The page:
Chatham County Real Estate Broker Eric Andrews has been involved in the planning of several subdivisions and worked with a wide variety of homeowners who use road maintenance agreements. There are a ton of issues with roads in subdivisions. While many roads are intended on becoming public roads which are maintained by North Carolina’s Department of Transportation, many roads end up remaining private. If North Carolina is not maintaining the road in your subdivision, it’s probably because it’s a private road. If your HOA is unable to get the roads up to par so that they become “public roads”, you’ll need a road maintenance agreement if you can’t get NC DOT to take them over.
Speaker 1: Okay. So we have a question from somebody on YouTube today.
Eric: Yeah. This is a guy out of Winston Salem who’s asking the difference between public versus private roads. And of course I told him I’m a land broker with experience, I’m not an attorney. I’m just answering these questions based on my experience, but I hope they were helpful.
So he says, Eric, I was just visiting your YouTube website and wondered if you’d be kind enough to answer a few questions from me. If a deed states on it, that the roads are public and that the subdivision will assume all maintenance until the state agrees to take them over, is the road public or private if the state is not maintaining the roads? That’s a good question.
So I told this person, they’re private until they’re taken over by the state, even though the survey or the deed says, otherwise, the state won’t take them over until a neighborhood is a certain percent occupied. It’s usually 80%. And then not until the roads have been inspected and accepted by the DOT.
And he said, “I’m correct in assuming most surveys have this type of wording, public versus private?” And I wrote back and I said, “There is no most anymore. They’re all different.” It’s all over the place. And then he wrote, “But doesn’t it mean the roads are public?” And this is, this is a crucial, crucial difference. I said, “It means that they are intended to be public. They may become public, but they aren’t public yet.” Even though it says public until they’re taken over, they’re not officially.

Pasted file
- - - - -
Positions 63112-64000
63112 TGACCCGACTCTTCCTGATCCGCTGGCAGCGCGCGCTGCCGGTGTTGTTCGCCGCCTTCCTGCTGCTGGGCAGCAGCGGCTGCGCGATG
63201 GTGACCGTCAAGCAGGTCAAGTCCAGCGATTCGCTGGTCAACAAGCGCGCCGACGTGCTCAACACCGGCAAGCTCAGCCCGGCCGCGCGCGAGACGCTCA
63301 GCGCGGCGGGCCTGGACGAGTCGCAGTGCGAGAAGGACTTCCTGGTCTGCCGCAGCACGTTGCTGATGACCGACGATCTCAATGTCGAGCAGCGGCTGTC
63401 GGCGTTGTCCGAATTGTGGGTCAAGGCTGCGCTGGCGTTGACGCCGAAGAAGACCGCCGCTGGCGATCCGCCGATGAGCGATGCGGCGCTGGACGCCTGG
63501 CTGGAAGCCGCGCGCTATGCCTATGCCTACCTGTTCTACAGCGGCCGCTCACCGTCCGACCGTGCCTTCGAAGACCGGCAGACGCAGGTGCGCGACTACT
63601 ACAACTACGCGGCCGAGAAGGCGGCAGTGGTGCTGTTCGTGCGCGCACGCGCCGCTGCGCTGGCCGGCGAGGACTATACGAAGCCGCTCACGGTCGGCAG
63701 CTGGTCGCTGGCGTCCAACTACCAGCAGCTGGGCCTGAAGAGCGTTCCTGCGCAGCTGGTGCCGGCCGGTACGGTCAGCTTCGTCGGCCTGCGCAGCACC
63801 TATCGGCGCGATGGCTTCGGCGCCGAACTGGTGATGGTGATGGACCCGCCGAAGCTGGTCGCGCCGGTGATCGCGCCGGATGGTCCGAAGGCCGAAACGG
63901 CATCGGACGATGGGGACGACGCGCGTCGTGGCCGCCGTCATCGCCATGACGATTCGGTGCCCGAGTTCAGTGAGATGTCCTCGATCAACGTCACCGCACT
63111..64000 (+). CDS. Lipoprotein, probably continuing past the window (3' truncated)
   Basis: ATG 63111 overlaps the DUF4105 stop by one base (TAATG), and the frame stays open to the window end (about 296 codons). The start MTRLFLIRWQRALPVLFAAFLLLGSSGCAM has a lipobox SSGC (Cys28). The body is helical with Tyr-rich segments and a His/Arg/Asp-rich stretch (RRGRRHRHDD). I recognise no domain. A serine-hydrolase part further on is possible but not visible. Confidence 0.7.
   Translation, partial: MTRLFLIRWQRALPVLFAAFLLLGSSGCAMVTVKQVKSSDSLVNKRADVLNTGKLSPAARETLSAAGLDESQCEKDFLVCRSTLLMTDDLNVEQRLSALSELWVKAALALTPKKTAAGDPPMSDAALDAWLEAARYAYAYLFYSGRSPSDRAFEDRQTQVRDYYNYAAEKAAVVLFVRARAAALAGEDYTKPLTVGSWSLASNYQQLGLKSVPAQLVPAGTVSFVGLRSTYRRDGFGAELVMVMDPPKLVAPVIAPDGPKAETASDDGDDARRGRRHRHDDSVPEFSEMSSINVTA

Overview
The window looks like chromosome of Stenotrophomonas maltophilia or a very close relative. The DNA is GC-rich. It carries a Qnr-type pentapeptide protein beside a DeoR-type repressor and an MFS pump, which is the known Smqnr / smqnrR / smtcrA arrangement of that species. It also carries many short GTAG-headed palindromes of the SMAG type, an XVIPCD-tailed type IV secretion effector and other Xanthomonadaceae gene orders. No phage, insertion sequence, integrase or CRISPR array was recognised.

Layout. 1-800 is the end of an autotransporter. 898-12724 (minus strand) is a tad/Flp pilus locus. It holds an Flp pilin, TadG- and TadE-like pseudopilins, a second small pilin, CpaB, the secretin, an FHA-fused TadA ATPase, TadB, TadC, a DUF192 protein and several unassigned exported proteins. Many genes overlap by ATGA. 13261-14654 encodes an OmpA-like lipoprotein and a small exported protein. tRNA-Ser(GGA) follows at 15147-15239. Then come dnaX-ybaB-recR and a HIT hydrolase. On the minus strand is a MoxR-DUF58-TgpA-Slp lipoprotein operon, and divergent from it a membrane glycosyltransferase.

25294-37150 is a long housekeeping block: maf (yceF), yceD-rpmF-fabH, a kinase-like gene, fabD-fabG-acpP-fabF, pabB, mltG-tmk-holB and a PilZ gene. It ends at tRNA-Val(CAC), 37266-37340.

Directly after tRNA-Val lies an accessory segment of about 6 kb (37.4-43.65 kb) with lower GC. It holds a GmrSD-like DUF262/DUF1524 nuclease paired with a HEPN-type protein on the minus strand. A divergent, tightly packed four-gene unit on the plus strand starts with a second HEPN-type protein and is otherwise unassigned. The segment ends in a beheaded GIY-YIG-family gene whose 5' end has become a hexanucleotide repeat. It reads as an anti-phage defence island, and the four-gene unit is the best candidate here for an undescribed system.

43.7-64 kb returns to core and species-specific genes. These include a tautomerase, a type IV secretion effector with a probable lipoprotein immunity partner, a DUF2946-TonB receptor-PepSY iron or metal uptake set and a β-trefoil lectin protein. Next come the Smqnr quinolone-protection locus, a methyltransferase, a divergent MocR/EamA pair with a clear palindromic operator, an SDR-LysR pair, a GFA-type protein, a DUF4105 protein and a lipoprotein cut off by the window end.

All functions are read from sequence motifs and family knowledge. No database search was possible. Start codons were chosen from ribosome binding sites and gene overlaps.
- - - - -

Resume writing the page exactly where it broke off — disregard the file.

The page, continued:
And he said, “Do you know of anyone that I could speak to at NC DOT about road designations?” And I don’t know a specific person or department, but when you call North Carolina, DOT you can get on their voicemail tree, and this is a very common concern.
So many of the public roads from around 13 years ago were never completed, because that’s when we had our first recession, I expect more of the same will happen again. Developers in some areas are required to put up a bond. In a lot of small planning areas your word is your bond. You’ve heard that expression before? Yes, I will make sure these roads are good. But if a developer goes out of business or they don’t have any money, financial bonds are more important.
And then he asked, “Who owns the subdivision roads?” I said, “That can get very complicated, depends. Normally the parcel owner owns to the middle of the road. So if it’s a private road or a public road, believe it or not, you own to the middle of the road.”
He said, “My subdivision is having a hard time agreeing, but I find it hard to believe the public designation has any bearing if the state is not maintaining them.” And I wrote back, “You have good instincts.” Because, he’s right. This happens a lot. A developer gets approval on a subdivision and gets approval based on public roads. The state finds some kind of shortcoming in the quality of the road like the asphalts not deep enough, the culverts are too small, or bent. A lot of times people put mailboxes or fencing into the right of way. So the road does not get approved until the developer is gone. The road doesn’t get approved and the developer’s already gone and doesn’t have any money. So it’s up to the neighborhood then to improve the roads or create a road maintenance agreement because they’re private roads.
So good question by one of our viewers.